EphA2 overexpression correlates with poor prognosis in esophageal squamous cell carcinoma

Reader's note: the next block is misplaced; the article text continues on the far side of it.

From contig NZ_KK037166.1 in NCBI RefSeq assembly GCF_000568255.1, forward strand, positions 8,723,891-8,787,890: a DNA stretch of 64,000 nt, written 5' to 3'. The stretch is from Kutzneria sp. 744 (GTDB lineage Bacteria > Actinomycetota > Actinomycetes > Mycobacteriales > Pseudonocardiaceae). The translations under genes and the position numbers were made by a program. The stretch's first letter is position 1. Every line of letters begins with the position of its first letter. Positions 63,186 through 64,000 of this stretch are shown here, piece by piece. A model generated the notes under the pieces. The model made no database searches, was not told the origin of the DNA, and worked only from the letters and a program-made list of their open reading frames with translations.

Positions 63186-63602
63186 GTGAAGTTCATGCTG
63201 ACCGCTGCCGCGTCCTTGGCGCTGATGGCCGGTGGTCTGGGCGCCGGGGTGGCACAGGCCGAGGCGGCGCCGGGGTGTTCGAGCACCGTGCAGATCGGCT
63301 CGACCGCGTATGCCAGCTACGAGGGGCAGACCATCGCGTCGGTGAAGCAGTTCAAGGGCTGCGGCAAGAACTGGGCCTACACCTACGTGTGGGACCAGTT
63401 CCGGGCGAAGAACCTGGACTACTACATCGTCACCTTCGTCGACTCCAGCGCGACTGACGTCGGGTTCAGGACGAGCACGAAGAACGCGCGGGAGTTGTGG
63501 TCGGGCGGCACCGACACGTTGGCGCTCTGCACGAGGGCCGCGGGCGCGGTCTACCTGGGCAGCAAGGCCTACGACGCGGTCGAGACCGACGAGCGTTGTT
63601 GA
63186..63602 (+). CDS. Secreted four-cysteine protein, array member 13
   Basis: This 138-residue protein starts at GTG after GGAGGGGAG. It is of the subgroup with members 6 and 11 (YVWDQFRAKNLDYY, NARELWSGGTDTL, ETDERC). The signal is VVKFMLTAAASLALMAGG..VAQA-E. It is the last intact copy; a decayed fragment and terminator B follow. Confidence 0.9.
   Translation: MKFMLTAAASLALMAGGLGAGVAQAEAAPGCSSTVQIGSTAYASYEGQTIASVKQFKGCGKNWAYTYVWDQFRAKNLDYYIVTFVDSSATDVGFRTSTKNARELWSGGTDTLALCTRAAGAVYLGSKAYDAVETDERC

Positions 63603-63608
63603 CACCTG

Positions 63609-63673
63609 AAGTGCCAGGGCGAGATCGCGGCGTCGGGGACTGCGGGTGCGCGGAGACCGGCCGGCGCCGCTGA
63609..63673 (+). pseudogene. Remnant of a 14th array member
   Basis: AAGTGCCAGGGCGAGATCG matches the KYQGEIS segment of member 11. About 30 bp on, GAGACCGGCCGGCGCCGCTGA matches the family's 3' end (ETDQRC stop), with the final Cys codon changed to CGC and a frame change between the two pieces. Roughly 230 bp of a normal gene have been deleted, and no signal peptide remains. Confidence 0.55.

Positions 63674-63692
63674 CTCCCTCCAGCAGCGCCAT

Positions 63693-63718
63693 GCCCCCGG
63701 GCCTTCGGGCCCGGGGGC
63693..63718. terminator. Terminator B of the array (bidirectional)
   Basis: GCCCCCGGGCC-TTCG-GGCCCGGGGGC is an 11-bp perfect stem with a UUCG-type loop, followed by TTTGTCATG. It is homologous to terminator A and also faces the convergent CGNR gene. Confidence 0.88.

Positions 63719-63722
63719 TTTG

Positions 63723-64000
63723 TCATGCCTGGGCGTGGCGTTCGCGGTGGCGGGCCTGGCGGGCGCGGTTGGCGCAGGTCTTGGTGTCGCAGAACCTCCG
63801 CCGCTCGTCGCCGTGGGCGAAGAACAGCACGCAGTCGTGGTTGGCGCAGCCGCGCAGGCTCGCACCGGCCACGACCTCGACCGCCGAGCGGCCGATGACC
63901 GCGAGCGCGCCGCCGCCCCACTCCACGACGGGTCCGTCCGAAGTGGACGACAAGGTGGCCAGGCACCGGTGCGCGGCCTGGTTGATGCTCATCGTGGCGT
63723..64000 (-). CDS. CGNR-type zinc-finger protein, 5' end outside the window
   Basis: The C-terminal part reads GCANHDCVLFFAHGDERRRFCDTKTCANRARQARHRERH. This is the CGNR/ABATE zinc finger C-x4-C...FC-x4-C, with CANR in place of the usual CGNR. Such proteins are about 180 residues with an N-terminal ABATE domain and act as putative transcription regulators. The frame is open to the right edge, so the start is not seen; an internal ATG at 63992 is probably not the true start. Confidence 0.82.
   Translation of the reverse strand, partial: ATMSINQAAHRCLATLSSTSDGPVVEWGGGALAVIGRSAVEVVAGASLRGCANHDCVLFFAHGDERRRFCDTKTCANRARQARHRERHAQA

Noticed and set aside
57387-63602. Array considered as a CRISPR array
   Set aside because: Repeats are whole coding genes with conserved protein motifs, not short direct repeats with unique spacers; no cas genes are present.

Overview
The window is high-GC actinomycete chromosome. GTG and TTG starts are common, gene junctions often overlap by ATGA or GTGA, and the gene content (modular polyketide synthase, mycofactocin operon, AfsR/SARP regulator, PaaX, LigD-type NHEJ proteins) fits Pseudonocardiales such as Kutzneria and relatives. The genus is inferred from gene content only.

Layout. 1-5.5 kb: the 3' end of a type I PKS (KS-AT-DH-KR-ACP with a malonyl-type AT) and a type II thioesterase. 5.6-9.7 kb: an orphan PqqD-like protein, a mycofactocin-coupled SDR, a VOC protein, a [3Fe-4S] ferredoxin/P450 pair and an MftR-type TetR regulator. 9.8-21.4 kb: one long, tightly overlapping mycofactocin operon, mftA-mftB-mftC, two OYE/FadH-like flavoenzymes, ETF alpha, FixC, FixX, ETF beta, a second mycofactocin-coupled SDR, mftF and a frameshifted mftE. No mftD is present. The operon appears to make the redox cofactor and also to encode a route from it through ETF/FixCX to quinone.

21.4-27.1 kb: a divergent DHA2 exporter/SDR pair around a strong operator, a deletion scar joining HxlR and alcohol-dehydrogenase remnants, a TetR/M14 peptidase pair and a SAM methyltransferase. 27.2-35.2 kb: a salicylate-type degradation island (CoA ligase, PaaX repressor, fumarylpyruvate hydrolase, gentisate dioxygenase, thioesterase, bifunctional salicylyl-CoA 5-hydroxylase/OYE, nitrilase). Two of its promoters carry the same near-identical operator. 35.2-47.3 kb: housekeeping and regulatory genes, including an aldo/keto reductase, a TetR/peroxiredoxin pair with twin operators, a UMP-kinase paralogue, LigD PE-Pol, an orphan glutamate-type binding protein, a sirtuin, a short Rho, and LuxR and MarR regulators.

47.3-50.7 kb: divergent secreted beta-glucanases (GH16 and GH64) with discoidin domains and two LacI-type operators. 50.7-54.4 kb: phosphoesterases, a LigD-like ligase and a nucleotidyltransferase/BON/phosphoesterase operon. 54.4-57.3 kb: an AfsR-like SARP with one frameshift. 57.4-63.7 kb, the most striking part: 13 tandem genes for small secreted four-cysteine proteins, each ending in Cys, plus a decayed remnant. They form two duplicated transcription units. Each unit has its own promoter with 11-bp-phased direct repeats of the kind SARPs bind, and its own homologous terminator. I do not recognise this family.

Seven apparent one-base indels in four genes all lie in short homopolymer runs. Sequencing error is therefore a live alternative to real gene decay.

EphA2 is a member of the Eph family of receptor tyrosine kinases, which interact with cell-bound ligands known as ephrins. EphA2 expression was investigated by immunohistochemistry with an anti-EphA2 monoclonal antibody in 80 patients with esophageal squamous cell carcinoma (ESCC) who had undergone surgery. EphA2 overexpression was positive in 40 of the 80 patients (50%). A significant correlation was observed between EphA2 expression and regional lymph node metastasis (p=0.023), number of lymph node metastases (p=0.011) and poor degree of tumor differentiation (p=0.004). The survival rates of EphA2-positive patients were poorer than those of EphA2-negative patients (p=0.014). The 5-year survival rate of patients without EphA2 overexpression was 68%, whereas that of patients with EphA2 overexpression was 29%. EphA2 expression was also investigated in 7 ESCC cell lines (TE-1, -2, -8, -13, -15, TT and TTn) and 1 immortalized human esophageal keratinocyte cell line (CHEK-1). Western blotting revealed different levels of EphA2 expression in the 8 cell lines. EphA2 was expressed at a high level in the ESCC cell lines compared to CHEK-1. EphA2 phosphorylation was demonstrated in all cell lines. Northern blot analysis showed that EphA2 mRNA expression in TE-1 was greater than that in the other ESCC cell lines. The observation of small gaps on Western blot analysis of the ESCC cell lines suggests that there may be a mechanism for EphA2 regulation at the point of translation. In conclusion, EphA2 overexpression appears to be related to poor degree of tumor differentiation and lymph node metastasis in ESCC. Consequently, patients with EphA2 overexpression have a poorer prognosis than those without. EphA2 is a potential target to prevent ESCC cells spreading into the lymphatic drainage. © 2002 Wiley-Liss, Inc.